What Happens if You Do Not Revoke a Beneficiary Deed?

By Tom Streissguth

A beneficiary deed allows the owner of property -- also known as the grantor -- to pass property directly to a beneficiary upon the grantor's death. With this document, the property does not have to go through probate or subjected to gift taxes before the beneficiary can take legal title to it. Although a beneficiary deed can be quite helpful to those inheriting property, both grantor and beneficiary should be aware of the consequences of allowing a beneficiary deed to stand even when circumstances change.

Revocation Document

To revoke a beneficiary deed, a grantor simply executes a revocation document. This is a statement that the deed is no longer in effect and any bequests of property by the terms of the deed are no longer valid. The revocation must be signed, dated and witnessed. You should file it in any court or recorder’s office where the initial beneficiary deed was filed. You should also send it by certified mail, return receipt requested, to the beneficiary named in the beneficiary deed.

Grounds for Revocation

The revocation of a beneficiary deed may come about through a grantor's change in plans for the estate or a beneficiary disclaiming the property. If a beneficiary disclaims a bequest of property and the beneficiary deed has not been revoked by the grantor, the property must go through probate court where the property will be dispersed in accordance with the state’s inheritance laws.

Get help changing your legal name. Learn More

Property Transfer

Ordinarily, a beneficiary deed that is not revoked will cause the property to transfer to the individual named as beneficiary. Grantors who wish to change the terms of a beneficiary deed by simply drawing up a new one, without legally revoking the original, risk protracted legal wrangling among the named beneficiaries, defeating the original purpose of a beneficiary deed: to avoid probate court.

Death of Beneficiary

If the beneficiary deed is not revoked and the beneficiary dies before the grantor does, the beneficiary’s heirs may claim the property. The laws governing this transfer vary by state. In Missouri, for example, the law requires the individuals making such a claim be the beneficiary’s direct descendants. If the grantor does not wish the property to pass to the beneficiary’s direct descendants, he may designate “no LDPS” after the beneficiary’s name in the deed, which effectively terminates the bequest upon the death of the beneficiary. LDPS is a legal acronym that stands for “lineal descendants per stirpes.”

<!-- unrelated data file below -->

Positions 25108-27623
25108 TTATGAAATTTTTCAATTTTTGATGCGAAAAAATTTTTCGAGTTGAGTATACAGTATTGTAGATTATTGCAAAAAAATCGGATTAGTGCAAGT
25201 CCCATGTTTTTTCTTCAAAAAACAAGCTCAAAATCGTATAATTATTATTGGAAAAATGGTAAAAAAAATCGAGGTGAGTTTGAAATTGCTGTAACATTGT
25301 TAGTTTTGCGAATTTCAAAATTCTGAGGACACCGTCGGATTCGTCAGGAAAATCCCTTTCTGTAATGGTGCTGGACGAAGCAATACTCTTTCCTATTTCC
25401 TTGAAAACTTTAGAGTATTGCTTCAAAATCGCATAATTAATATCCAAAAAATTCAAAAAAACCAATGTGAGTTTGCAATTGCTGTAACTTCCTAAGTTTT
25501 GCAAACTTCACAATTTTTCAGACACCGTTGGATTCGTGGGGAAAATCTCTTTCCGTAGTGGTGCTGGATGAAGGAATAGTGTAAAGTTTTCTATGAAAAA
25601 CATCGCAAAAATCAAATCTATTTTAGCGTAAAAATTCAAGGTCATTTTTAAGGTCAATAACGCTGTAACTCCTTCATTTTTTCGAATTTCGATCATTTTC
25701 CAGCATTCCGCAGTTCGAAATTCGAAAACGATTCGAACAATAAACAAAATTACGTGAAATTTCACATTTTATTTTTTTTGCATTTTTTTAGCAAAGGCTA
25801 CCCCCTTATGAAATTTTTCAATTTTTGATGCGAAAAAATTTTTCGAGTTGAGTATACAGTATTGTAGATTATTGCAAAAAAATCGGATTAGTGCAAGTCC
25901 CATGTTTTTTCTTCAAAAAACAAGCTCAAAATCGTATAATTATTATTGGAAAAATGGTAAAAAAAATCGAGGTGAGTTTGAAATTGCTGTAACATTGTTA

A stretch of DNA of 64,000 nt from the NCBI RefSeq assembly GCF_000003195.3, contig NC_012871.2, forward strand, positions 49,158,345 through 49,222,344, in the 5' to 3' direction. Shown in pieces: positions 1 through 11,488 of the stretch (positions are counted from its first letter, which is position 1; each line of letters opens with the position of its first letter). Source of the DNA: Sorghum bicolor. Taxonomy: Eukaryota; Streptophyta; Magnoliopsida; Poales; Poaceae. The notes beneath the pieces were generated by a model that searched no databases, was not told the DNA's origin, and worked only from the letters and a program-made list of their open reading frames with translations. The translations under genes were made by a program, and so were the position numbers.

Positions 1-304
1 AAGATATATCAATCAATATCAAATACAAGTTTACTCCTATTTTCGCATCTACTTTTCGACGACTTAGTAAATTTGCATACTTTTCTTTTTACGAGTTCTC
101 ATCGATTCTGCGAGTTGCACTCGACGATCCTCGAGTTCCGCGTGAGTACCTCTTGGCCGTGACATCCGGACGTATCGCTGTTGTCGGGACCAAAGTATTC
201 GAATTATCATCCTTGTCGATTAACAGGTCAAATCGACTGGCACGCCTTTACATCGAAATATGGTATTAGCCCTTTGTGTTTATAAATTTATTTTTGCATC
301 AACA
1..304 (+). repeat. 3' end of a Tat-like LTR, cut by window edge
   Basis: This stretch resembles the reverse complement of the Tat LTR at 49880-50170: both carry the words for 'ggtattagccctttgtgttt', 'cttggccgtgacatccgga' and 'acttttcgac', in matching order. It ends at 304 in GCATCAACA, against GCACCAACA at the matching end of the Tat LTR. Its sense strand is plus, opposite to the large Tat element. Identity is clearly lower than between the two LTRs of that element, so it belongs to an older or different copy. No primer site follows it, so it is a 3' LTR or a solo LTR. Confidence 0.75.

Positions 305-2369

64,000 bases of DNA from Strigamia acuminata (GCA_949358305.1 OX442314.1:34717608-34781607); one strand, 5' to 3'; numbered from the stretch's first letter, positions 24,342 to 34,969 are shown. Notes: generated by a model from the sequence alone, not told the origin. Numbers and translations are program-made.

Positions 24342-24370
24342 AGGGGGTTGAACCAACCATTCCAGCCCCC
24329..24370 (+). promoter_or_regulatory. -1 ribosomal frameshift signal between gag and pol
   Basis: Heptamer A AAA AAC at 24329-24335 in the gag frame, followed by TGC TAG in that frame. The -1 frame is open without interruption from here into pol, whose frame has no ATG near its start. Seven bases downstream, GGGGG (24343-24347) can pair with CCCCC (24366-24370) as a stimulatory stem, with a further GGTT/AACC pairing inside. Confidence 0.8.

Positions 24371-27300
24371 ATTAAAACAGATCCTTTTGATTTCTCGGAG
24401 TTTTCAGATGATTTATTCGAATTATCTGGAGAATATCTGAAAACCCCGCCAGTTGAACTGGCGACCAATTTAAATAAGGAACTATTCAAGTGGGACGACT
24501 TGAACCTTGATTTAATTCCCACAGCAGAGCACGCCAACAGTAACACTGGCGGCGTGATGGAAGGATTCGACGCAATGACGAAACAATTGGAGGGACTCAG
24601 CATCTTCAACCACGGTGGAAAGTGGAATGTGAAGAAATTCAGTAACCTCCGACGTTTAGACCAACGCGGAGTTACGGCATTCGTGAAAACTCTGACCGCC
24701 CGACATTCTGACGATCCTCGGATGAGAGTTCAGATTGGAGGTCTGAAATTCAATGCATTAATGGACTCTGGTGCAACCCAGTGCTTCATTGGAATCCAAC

Get help changing your legal name. Learn More
How to Add a Beneficiary to a Mortgage Deed


Related articles

Difference Between Last Wills and Living Trusts

A person's last will is a document that contains her directions as to what she wants to happen to her property after her death. A living trust, also called an "inter vivos" trust, is a conveyance of property -- during a person's lifetime -- to a trust in order to avoid probate, reduce taxes and other reasons. While wills and inter vivos trusts can both dispose of property, there are many differences between each type of document.

Can an Inheritance Be Given Before a Person Dies?

An inheritance is the transfer of property after a person passes away. Property can be transferred at any point before or immediately after the person's death. How that property is transferred depends on the wishes and priorities of the donor. One key issue is whether the donor wants to retain the use and control of the property for the duration of her life or is willing to relinquish it. Another issue is taxes. Many property transfers will be taxed as gifts or as part of an estate. Minimizing tax liability may be an important consideration when determining if and how to transfer property prior to death.

Does a Will Supersede a Gifted Deed?

Beneficiaries under a will may be disappointed if they discover upon the death of the maker of the will that he had already given away the family’s home by gift deed. A gift deed conveys property without a monetary purchase price. If the person who wrote the will, called the testator, clearly intended to convey the property, there may be little the beneficiaries can do to re-acquire it as estate property. If, however, foul play is suspected or mistakes or flaws exist in the property transfer, the beneficiaries may ask the court to determine property ownership.

Doing the right thing has never been easier. Name Change

Related articles

How to Prepare Your Own Will & Beneficiary Deed in Missouri

A will is a legal instrument that tells the probate court how to distribute your assets after you die. Because the ...

How to Disclaim a Beneficiary Deed in Arizona

Since 2001, the state of Arizona has allowed property owners to sign and record a beneficiary deed conveying property ...

How to Refuse to Inherit a House

For various reasons, you may wish to disclaim property that was willed to you by a relative. Beneficiaries may file ...

Taxes & the Advantages of Living Trusts

A living trust is a document that a person creates while he is still alive, which enables him to financially provide ...

Browse by category
Ready to Begin? GET STARTED